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At What Price Fame?

By JoEllen Parkey,

Wellbeing Collective guest blogger, mother, advocate, coach, and friend

Parents, when our children want something, it is almost impossible to say no. When your child wants to be a star athlete or a star on the stage, we all want to help make that happen. When our kids are willing to put everything on the line to get something, we become even more invested in helping them get it.

That is when it can get scary for our kids.

Adults are drawn to coaching and teaching for many reasons. Most of those reasons are pure: they love their sport, they love their art, they enjoy working with children and are willing to sacrifice financial gain to do so. Some of those reasons are suspect: self-aggrandizement, finding success as coaches that they did not find as athletes. Some of those reasons are sinister: gaining proximity to children because they are intimidated by adults, wanting to be the most important person in the room, wanting to wield power over others, wanting to prove themselves important because life has made them feel less than, and finally and most sinister, the abuse of children.

When your children have a coach or a teacher and that person is helping them get what they have worked so hard for, the adult-child relationship can skew and it can skew right before your eyes. A coach’s judgment and decisions regarding the sport or art do supersede yours. They do get to decide what position your child plays, which meets they attend, how often they practice, and what role they get in the production. But, be careful. Please always remember that coaches and teachers work for you - they do not replace you. Make sure that you are your child’s advocate and fiercest defender against the overreach that can happen in the coach/athlete, coach/performer, mentor/student relationship.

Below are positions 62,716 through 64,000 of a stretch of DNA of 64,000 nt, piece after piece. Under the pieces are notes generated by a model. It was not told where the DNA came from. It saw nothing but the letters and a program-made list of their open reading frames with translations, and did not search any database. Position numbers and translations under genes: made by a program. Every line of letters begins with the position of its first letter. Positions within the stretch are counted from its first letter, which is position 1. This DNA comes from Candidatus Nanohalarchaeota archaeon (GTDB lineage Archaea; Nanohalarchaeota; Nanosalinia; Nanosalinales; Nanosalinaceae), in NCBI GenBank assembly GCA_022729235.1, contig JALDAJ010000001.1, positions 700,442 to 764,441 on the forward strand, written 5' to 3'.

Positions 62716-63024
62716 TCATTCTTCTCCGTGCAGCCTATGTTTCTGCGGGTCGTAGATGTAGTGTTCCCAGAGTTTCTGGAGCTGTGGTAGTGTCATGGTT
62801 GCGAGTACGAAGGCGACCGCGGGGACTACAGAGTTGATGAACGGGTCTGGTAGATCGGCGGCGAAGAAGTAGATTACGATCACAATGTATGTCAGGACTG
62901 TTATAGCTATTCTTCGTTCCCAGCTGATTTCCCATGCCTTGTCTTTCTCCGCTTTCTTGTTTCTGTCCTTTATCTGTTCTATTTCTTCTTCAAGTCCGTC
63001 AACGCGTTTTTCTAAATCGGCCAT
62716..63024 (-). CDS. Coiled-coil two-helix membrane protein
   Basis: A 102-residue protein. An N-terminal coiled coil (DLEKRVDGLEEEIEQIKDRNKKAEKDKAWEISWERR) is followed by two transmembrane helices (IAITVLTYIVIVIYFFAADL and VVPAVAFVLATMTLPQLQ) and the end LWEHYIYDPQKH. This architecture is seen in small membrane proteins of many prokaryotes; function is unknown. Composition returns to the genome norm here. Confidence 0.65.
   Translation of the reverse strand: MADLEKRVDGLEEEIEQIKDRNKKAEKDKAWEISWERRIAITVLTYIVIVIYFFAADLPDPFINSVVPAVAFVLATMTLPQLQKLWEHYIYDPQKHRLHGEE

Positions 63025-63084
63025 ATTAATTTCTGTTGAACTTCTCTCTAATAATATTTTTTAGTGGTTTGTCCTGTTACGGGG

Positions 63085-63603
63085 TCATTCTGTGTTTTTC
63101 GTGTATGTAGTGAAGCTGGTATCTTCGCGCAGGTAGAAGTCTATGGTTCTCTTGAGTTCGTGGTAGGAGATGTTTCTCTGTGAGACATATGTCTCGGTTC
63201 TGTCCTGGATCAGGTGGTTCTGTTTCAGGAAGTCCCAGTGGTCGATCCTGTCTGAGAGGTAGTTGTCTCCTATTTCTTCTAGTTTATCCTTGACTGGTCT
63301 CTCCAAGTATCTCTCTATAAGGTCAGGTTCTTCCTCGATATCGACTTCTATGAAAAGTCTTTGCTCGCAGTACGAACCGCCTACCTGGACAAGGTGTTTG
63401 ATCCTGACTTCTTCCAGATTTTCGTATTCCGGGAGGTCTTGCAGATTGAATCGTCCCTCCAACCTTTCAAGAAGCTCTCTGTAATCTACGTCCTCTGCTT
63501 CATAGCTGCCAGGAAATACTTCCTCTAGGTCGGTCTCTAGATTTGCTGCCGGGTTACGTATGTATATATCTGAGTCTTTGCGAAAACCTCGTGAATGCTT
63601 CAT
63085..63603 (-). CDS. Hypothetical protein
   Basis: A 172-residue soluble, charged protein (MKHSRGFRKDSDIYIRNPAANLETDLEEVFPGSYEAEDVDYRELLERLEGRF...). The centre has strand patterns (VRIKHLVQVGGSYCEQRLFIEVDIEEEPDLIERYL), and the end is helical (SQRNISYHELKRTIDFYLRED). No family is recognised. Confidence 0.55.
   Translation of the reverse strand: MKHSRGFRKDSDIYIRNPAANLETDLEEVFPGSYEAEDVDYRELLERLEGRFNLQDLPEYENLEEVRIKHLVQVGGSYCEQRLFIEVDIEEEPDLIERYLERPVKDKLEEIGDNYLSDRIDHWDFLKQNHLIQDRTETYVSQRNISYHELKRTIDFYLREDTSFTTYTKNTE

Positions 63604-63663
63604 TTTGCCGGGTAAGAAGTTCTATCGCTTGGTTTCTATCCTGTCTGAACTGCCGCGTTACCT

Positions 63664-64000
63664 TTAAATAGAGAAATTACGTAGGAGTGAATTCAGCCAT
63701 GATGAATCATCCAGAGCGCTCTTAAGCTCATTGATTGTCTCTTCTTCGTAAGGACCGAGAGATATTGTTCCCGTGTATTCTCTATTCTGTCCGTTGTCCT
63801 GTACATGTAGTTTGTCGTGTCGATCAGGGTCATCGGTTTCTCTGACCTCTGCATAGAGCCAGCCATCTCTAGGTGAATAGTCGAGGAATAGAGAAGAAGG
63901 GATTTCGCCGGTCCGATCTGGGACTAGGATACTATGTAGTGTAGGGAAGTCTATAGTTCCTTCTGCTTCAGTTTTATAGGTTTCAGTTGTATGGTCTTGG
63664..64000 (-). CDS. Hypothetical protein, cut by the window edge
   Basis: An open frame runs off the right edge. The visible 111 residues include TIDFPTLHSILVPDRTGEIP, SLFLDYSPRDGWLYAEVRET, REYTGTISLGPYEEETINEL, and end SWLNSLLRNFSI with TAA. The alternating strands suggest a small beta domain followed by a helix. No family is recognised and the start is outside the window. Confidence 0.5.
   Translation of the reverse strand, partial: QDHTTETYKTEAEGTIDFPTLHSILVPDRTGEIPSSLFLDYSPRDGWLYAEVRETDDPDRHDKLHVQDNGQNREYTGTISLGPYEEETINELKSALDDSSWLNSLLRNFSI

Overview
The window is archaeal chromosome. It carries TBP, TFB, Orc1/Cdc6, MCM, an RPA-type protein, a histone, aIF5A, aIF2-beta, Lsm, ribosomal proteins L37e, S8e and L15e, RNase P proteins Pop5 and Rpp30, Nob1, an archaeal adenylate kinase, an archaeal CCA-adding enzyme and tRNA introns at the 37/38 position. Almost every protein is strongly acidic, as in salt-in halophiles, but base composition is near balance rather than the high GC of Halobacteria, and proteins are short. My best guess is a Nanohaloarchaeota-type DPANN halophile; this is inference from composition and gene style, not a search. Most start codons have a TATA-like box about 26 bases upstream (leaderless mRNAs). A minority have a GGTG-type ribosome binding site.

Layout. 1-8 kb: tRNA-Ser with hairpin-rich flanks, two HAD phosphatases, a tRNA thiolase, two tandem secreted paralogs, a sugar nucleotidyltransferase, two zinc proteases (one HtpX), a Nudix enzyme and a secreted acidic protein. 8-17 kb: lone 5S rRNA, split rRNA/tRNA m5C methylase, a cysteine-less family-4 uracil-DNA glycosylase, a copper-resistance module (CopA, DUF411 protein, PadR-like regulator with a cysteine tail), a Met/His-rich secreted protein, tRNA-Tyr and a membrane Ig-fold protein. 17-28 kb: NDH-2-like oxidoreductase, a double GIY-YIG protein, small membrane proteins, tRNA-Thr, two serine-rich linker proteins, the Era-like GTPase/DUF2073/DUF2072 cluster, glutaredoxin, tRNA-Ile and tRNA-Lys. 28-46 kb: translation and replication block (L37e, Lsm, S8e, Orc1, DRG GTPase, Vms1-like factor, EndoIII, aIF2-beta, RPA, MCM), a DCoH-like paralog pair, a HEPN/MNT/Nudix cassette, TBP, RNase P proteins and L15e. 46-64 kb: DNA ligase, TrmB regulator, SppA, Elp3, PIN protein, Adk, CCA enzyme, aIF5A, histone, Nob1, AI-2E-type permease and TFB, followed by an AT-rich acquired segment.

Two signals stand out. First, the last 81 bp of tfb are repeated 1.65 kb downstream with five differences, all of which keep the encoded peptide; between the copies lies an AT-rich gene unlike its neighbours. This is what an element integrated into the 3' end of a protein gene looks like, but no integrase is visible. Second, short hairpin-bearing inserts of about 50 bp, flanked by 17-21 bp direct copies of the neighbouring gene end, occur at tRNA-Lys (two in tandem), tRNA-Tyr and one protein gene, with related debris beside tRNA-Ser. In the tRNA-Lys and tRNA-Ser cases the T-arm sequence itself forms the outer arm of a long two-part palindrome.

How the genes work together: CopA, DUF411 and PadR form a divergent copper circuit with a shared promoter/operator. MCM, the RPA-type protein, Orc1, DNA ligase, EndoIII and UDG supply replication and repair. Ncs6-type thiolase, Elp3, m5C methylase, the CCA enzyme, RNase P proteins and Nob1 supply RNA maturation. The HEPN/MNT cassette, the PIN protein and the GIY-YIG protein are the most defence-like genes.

As much as it may feel like it in the moment, that adult is not the key holder to the only gate that leads to the only path to your child’s one chance at success.

Be vigilant. Be involved. Know what is happening at practices and rehearsals. Keep an active and ongoing dialogue going with your child’s coach. Make sure that both your children and their coaches know that you are paying attention. Make sure they know that, while you consider a coach a friend, even “family” to some extent, they are not a replacement for you.

If something feels off, if your child who used to love what they do starts to resist training, get injured more often that is expected, doesn’t want to talk about practice or be friends with people from the activity, make sure you are really listening to them and making yourself available so they can talk when they are ready.

Being a star is great. Being a star is exciting. Being a star is special. Being a star should not mean sacrificing your childhood.

We need to keep talking to our kids. Keep talking to each other. Be present. Be available. Keep our loyalty to our children, not to a program, a team, or a coach.

Together, we can do this. Together, we can do anything.

Thank you for joining us for today’s edition of Unsolicited Advice.

This is going to be great!



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